Thursday, August 11, 2011

Chess Champ Needs Skills, Stamina

by James Kingsley

John Hurt Moves Against One of His 22 Chess Opponents.
(The Memphis Press-Scimitar June 14, 1962)

You could hear a pin hit the floor last night at the Associated General Contractors Building at 320 South Dudley.

For, gathered in one room, 22 of Memphis and Shelby County's top chess players were meeting John Hurt of 1063 South Perkins Road, Memphis Chess champion for the past two years.  The simultaneous match was played in a room where smoke oozed upward.  Eyes were glued to tiny objects shaped like horses heads, little men, and salt and pepper shakers.

The match was not one in which the champion loses or wins.  It was arranged by the Memphis Chess Club to give anyone who is interested in the game the opportunity to meet him.

In the match last night the challengers seemed to have the advantage over the champion.  He had about 15 to 20 seconds to make his move.  The challengers had maybe five minutes as he circled the rooms playing the 22 boards.

One of the great disadvantages Mr. Hurt had was the walking and standing.  "It gets tiring but becomes more interesting with each move,"  said Mr. Hurt, a former West Virginia State champion (1939, 1949, 1952, & 1955) who also reigned as king of chess at Charleston, W. Va., for eight years.

Mr. Frank Garner explained that the match, in addition to giving many players the chance to play against Mr. Hurt, also was to sharpen Mr. Hurt's game for the Southern Championship which will be played at the Hotel Claridge June 30-July 3, 1962. 

Sunday, August 7, 2011

Battles of Kings, Queens and Daredevil Knights

The Commercial Appeal (year 1947)

Battles of Kings, Queens and Daredevil Knights is an Everyday Occurrence in Downtown Memphis

Story by John Carruth

The carnage is terrific at 1028 Falls Building.  In what is probably the quietest of all rooms in the building, whole armies daily join in combat, charging, recoiling, rallying to charge again.  Until a voice cries "Checkmate!"  and the battle's done. 

Members of the Memphis Chess and Checkers Club find it difficult to remember that the ancient and honorable "Game of Kings" is after all, just a game.  Walk into their bare and dusty little room and watch them, a group of old cronies crouched over the board.

For the first few moves they talk and laugh.  They know the battlefield is a square on the table.  They know the combatants are toys, 32 quaintly carven blocks of wood. 

Their ears are still stunned to the rapid clack-clack of checkers across the room.  Their eyes are slitted against the swirl of tobacco, which has not yet become the smoke of war.

And suddenly they are no longer players.  They are not even generals.  Like the ancient gods, they lean over the parapet of clouds to observe, with amused detachment, the hurly-burly of the fray.

The blocks have become warriors.  Far below, an ill-armed foot soldier pushes doggedly through the smoke rifts, never retreating.  Up ahead a daredevil knight pounces upon the enemy flank, returning in triumph with his spoils.  And a bland and pious-appearing bishop, ensconced in a corner far removed from the strife, unexpectedly darts forth to shake the throne.

Truly a chess master said, many years ago,  "The pieces move themselves."

The club has led a "checkered" career since the lush pre-First World War days.  Founded in 1900, (The original club founding in 1877 is thought to have been interrupted by the yellow fever epidemic of 1878.–editor), it once thrived under the sponsorship of the old Business Men's Club.  For a number of years after the Memphis Chamber of Commerce took over the Business Men's Club, chess enthusiasts met regularly following the Chamber of Commerce luncheons. (Location: 81 Monroe Ave.–editor)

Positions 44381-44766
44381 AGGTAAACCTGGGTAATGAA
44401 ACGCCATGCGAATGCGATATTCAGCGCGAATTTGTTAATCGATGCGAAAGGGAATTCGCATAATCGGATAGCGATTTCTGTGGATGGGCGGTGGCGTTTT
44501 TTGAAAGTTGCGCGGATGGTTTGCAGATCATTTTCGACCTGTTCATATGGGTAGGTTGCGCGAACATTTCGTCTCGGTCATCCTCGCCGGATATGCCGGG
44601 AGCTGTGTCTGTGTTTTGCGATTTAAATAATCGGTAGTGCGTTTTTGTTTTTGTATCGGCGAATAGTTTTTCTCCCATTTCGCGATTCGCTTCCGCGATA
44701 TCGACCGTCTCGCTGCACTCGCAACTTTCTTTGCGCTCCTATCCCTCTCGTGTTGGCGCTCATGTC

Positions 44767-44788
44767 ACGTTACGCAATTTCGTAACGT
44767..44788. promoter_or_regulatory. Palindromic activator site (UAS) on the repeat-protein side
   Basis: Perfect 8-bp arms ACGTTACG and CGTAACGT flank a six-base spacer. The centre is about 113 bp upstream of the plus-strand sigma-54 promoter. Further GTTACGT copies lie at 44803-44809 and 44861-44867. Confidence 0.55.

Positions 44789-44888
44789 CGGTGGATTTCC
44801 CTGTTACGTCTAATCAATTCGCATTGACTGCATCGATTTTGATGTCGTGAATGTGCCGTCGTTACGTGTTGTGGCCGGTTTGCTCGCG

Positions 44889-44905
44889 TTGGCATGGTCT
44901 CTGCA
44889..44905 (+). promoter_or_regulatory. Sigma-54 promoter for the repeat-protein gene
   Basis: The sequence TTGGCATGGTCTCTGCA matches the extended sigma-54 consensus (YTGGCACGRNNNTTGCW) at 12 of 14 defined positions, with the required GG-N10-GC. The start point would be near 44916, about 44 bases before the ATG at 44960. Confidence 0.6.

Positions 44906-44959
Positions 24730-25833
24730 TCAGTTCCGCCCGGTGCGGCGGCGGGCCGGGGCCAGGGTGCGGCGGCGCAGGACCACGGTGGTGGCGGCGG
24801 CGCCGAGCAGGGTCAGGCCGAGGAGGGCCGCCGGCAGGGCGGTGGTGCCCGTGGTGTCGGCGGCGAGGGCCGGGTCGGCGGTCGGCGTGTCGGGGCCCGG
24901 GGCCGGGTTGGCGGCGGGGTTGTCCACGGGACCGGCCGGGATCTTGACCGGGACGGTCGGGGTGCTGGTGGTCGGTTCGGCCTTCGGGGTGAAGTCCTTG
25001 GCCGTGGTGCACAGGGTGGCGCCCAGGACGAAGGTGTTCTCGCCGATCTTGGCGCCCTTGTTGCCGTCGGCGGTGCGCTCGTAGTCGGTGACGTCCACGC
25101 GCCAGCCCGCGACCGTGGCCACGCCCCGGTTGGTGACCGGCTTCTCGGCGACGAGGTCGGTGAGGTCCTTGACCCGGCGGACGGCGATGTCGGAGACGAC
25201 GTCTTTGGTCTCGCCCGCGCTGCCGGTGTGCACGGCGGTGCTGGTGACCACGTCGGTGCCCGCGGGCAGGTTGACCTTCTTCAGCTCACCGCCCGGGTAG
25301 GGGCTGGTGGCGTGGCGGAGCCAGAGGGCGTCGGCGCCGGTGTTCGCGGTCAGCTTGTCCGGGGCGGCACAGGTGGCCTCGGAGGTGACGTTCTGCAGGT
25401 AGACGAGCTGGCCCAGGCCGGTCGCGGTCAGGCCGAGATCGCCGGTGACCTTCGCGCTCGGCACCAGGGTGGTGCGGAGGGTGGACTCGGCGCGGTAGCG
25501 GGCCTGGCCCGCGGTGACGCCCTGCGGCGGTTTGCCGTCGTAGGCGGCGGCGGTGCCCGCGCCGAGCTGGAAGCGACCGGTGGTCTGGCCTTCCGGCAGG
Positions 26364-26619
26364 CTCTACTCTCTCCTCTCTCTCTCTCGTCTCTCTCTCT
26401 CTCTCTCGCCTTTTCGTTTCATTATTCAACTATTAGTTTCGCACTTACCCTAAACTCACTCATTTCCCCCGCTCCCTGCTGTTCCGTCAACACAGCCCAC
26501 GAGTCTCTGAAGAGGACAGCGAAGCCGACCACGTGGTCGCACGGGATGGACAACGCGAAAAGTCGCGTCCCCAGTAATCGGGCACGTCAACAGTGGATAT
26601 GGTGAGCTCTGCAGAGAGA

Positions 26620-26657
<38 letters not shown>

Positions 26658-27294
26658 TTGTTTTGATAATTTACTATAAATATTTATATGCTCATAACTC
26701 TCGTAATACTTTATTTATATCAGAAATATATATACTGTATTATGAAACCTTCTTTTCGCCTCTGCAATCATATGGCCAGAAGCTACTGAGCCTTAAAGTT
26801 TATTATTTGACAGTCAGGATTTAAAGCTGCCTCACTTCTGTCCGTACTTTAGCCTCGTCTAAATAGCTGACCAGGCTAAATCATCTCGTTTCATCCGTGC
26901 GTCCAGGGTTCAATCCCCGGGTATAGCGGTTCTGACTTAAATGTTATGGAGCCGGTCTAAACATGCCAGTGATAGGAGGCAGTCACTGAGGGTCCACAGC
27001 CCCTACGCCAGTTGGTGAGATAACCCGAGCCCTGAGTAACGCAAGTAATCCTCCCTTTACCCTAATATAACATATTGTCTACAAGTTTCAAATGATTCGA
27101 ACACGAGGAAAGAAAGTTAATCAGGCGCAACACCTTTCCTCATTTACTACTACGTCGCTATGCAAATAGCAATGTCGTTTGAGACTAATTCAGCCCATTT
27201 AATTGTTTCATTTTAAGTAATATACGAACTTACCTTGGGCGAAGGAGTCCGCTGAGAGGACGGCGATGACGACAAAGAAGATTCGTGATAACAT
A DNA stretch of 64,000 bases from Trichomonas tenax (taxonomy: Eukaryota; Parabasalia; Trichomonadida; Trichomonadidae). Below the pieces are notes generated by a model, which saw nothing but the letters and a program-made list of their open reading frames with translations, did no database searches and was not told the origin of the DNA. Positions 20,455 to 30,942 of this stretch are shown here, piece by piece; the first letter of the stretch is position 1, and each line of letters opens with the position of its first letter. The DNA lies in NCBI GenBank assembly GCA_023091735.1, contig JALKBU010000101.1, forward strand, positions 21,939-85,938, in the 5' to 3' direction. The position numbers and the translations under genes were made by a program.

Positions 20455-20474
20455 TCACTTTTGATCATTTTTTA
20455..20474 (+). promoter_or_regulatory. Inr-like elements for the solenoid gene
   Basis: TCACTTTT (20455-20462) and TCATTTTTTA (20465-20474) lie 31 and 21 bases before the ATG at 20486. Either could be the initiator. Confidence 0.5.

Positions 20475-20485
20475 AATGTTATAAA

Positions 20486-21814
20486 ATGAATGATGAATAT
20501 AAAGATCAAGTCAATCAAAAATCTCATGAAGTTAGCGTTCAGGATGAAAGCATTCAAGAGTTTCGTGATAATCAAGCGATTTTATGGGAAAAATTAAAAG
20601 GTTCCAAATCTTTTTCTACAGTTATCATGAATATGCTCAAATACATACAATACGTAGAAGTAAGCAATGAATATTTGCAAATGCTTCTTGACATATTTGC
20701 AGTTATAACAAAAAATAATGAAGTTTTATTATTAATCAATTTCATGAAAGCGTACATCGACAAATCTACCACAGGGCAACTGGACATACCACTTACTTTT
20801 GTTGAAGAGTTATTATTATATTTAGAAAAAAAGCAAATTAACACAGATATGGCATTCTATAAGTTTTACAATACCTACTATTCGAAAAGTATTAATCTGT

When the Chamber moved to its present location in the Peabody Hotel, Chess Club members had to strike out for themselves.  Boasting a membership of 125 at its peak, the group has been down to about 20 old regulars for the last several years.

Bradford B. Jefferson in 1914
1900-1914 U.S. Open Trophy
But the survivors, who rarely give up a battle until their king is left standing alone, hope to gain new strength under the leadership of the club "king" and president, B. B. Jefferson.  Mr. Jefferson won the Western Chess Championship (aka U.S. Open) two times running.  From all reports he has yet to find his match here.

Visitors are welcome to the club any afternoon (in 1947) between 1:30 and 5, Mr. Jefferson said.  Because members now play checkers as much as chess, the club is making plans to invite a nationally known checkers master to Memphis within a few weeks, the president disclosed.

Since it is a pastime perhaps 2000 years old, chess has kept many of its feudal trimmings.  But it's really a democratic game.

Take the matter of the emancipation of women.  In medieval times the chess queen was a poor creature, barely able to move.  Now she is the most powerful battler of the lot.

Or the old notion about the "divine right of kings."  Like Friar Tuck, a plane bishop is sometimes privileged to knock a king prostrate.  The aristocratic idea of "opportunity for the few" also has "gone by the board."  In chess a poor foot-slogging pawn may become a queen, or almost anything, if he just goes far enough.

 Effie––"Please, Uncle Arthur, do come and play chess with me."
Uncle Arthur––"Oh Effie! Don't you remember? It's Sunday."
Effie––"Well, we can let the Bishop win!"

Game from the 1914 Western Open:


Please note:

There are a number of older post regarding chess history; click "Older Posts" at the bottom right of the blog page, if you are interested in continued reading.